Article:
An arbitration tribunal in Singapore has ruled that units of Bloomberry Resorts Corporation were wrong to terminate their partnership with Las Vegas-based Global Gaming Philippines LLC (GGAM).
In Bloomberry’s filing to the Philippines Stock Exchange on Thursday, the operator said that the arbitration tribunal issued a partial award to GGAM, which would allow it to claim ownership of an 8.7 percent stake in the company.
The tribunal also declared that GGAM did not mislead Bloomberry into signing the Management Services Agreement (MSA), and was terminated unjustly.
The tribunal however, rejected GGAM’s claims that it was defamed by the publicized statements of Bloomberry’s chairman.
In 2014, GGAM tried to sell its 921,184,056 shares in Bloomberry to institutional investors.
However, managed to secure temporary restraining order from the Makati Regional Trial Court that stopped Global Gaming from selling its stake in company.
The court said there was no basis for Bloomberry to challenge GGAM’s title to the 921,184,056 Bloomberry shares “because the grounds for termination were not substantial and fundamental, thus GGAM can exercise its rights in relation to those shares, including the right to sell them.”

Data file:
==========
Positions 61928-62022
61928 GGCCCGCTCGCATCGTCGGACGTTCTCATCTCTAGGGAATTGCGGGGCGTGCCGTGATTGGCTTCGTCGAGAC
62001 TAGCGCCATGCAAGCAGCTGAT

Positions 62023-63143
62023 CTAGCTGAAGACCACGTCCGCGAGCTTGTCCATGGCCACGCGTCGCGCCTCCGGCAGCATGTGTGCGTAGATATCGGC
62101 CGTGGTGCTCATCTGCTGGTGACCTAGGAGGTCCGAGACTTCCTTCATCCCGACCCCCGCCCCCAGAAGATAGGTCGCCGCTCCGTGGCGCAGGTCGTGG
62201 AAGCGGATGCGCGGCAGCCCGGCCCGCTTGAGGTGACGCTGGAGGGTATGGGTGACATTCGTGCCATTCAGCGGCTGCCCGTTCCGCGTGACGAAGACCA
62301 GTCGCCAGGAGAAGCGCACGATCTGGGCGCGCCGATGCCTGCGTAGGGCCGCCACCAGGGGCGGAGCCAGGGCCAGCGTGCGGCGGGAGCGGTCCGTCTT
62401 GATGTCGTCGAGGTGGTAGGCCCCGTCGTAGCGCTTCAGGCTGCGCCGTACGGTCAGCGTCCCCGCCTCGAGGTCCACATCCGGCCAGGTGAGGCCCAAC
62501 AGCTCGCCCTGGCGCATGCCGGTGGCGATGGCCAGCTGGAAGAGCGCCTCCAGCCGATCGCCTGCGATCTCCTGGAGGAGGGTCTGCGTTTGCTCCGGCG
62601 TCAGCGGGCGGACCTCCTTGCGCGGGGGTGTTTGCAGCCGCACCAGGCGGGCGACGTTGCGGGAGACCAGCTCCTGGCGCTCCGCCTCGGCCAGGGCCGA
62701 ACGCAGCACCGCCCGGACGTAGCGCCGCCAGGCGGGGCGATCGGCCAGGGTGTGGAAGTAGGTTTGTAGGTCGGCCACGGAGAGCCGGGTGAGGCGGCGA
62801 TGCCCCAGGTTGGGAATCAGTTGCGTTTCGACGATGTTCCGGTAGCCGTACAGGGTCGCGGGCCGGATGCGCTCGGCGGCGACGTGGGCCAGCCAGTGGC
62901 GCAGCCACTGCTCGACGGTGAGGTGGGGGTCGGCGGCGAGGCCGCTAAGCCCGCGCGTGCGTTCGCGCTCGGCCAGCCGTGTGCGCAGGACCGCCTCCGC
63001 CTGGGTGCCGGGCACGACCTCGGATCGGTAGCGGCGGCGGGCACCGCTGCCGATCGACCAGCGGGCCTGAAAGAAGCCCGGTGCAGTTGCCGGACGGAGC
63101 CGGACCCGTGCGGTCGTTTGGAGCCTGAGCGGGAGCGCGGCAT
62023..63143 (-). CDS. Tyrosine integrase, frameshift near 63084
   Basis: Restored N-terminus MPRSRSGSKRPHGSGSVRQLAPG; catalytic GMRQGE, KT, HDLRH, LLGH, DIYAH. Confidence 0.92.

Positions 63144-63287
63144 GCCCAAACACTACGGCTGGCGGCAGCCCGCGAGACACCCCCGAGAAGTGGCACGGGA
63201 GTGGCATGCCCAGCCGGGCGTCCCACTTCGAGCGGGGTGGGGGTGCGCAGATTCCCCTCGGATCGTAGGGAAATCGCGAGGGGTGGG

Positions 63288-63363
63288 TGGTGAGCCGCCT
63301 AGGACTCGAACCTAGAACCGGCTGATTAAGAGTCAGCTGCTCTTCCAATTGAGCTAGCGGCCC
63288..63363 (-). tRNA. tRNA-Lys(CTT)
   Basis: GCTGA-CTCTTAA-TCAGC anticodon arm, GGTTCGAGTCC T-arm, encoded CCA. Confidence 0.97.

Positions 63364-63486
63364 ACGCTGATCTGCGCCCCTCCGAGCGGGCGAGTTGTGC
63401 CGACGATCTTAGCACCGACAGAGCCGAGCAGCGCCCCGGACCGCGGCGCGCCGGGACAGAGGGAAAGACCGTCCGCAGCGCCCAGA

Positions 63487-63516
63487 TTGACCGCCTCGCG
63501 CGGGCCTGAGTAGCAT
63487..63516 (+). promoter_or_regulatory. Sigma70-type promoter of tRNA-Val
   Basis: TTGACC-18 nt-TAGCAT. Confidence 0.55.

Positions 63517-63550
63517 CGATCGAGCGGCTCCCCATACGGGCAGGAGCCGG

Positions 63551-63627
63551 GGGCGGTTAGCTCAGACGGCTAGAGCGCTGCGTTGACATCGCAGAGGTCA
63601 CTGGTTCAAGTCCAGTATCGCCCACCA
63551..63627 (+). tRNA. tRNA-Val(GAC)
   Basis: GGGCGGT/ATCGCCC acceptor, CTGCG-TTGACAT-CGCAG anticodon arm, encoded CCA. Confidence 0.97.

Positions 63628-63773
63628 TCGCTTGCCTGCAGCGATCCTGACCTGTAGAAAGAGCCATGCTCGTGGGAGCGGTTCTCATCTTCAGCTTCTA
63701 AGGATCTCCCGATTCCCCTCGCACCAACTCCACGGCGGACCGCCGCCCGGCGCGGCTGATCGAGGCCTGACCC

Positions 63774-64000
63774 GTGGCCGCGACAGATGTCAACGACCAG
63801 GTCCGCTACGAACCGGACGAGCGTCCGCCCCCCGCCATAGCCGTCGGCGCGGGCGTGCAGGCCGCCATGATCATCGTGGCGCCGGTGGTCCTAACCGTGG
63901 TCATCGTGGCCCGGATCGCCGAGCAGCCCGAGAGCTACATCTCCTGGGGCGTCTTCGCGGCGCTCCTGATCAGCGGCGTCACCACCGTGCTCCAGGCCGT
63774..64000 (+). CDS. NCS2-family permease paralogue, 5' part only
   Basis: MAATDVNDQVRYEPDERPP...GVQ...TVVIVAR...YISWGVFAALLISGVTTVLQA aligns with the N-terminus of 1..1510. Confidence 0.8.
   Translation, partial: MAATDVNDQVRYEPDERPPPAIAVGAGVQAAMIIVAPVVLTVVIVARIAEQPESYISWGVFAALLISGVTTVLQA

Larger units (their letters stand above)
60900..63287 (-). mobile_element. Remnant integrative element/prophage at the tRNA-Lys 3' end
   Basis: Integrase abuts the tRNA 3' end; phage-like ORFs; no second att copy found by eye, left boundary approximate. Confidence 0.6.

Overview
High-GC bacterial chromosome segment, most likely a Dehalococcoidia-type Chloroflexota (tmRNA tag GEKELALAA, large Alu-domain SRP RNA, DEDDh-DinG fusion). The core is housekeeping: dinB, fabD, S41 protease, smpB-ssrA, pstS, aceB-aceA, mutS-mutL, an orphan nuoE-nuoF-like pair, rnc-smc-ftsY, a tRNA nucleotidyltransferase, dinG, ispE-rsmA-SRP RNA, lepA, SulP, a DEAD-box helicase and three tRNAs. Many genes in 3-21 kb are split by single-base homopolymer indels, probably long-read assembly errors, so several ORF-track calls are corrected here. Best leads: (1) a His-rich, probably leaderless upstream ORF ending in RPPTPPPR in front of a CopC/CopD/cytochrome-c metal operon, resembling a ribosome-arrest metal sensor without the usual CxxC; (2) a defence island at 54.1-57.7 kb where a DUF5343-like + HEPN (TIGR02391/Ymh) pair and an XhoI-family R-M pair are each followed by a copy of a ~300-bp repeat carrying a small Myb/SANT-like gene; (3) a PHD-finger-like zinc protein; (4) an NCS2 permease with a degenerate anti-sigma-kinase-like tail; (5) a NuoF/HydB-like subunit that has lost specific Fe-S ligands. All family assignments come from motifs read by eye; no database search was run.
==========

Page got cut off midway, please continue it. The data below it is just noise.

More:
According to local media, Bloomberry in April 2012 signed a five-year management service agreement (MSA) with Global Gaming.
However, in the following year, Bloomberry terminated its management agreement, citing a “material breach” of contract, saying that GGAM “failed to perform its obligations and deliverables under the MSA.”
The move prompted GGAM to file an arbitration case against Bloomberry in Singapore.